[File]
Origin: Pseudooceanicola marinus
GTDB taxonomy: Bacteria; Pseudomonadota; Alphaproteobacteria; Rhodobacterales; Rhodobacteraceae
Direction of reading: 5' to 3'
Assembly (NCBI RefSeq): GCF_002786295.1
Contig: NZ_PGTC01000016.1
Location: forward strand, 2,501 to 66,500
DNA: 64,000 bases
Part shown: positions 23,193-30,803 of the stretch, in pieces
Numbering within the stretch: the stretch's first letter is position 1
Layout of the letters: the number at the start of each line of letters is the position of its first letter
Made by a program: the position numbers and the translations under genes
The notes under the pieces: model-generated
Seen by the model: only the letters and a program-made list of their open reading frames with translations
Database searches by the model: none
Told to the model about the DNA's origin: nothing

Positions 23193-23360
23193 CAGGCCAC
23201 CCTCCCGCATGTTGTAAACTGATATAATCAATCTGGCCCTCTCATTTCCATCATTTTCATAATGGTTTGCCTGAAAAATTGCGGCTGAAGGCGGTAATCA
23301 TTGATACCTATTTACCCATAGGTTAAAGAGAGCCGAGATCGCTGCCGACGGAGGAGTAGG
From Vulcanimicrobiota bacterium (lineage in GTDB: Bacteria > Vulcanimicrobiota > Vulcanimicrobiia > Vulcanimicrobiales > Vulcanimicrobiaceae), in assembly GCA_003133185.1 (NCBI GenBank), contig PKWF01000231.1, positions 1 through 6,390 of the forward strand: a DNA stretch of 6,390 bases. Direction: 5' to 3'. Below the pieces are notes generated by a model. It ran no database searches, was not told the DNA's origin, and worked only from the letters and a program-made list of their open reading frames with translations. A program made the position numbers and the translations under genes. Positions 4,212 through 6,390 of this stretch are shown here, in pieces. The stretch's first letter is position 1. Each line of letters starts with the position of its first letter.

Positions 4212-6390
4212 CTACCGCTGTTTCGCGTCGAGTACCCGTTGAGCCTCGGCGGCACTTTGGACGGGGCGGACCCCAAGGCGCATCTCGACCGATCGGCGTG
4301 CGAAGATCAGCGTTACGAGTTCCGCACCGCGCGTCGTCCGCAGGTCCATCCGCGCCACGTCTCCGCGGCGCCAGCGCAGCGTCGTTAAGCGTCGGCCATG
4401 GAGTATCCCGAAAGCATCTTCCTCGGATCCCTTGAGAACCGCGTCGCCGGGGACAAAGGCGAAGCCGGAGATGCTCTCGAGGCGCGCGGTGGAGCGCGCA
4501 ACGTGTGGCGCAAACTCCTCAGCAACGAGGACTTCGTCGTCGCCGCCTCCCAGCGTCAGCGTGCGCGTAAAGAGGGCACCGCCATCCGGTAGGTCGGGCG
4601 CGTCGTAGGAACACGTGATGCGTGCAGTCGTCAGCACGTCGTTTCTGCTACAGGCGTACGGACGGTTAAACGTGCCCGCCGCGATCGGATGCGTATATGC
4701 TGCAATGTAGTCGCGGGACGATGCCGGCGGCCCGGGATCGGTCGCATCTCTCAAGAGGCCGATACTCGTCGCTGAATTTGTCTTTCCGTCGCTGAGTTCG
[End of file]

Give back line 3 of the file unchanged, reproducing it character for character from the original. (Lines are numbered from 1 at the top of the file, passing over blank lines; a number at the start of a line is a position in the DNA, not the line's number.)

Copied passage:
Direction of reading: 5' to 3'